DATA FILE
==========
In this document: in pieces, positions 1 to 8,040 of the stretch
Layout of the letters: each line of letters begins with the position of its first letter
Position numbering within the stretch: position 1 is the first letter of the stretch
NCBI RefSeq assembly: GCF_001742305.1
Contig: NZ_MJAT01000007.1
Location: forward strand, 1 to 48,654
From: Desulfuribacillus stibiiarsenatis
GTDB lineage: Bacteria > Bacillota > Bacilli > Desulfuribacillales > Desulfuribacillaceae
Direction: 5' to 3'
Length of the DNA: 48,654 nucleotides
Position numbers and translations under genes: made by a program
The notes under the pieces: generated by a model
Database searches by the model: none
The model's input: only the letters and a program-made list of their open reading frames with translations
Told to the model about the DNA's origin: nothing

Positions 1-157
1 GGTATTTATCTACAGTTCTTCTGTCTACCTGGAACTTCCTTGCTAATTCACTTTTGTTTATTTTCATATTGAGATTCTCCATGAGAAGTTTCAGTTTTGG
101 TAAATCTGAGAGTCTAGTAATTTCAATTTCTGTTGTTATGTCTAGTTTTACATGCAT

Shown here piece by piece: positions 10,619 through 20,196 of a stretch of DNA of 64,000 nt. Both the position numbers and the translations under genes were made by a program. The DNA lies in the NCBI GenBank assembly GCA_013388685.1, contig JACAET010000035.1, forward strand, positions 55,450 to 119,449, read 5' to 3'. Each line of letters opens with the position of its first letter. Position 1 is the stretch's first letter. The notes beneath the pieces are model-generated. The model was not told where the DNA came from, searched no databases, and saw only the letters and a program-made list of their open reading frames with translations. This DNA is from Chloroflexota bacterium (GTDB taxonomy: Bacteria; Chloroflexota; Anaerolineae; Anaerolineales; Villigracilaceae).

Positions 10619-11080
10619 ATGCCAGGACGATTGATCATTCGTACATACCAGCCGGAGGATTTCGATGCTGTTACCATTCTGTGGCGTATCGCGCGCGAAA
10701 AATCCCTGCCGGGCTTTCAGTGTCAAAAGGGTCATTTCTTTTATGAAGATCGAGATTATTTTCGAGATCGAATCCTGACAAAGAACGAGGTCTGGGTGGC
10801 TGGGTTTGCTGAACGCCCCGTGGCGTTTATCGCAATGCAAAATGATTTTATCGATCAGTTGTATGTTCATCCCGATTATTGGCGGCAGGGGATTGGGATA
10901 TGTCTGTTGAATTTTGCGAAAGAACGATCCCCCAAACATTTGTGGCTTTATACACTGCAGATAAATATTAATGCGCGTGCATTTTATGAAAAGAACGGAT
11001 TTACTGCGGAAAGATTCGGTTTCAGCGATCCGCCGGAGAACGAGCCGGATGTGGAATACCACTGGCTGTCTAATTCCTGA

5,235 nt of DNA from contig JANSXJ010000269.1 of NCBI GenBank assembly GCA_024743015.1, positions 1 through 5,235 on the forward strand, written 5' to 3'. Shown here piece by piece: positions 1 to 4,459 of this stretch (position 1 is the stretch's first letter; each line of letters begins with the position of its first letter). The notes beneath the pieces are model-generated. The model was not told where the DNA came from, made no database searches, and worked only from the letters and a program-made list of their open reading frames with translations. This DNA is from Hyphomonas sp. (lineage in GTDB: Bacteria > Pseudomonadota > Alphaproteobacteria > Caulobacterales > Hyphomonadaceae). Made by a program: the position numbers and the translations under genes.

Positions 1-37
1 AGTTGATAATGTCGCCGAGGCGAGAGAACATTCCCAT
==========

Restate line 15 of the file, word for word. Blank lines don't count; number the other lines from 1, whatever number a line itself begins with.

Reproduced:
Told to the model about the DNA's origin: nothing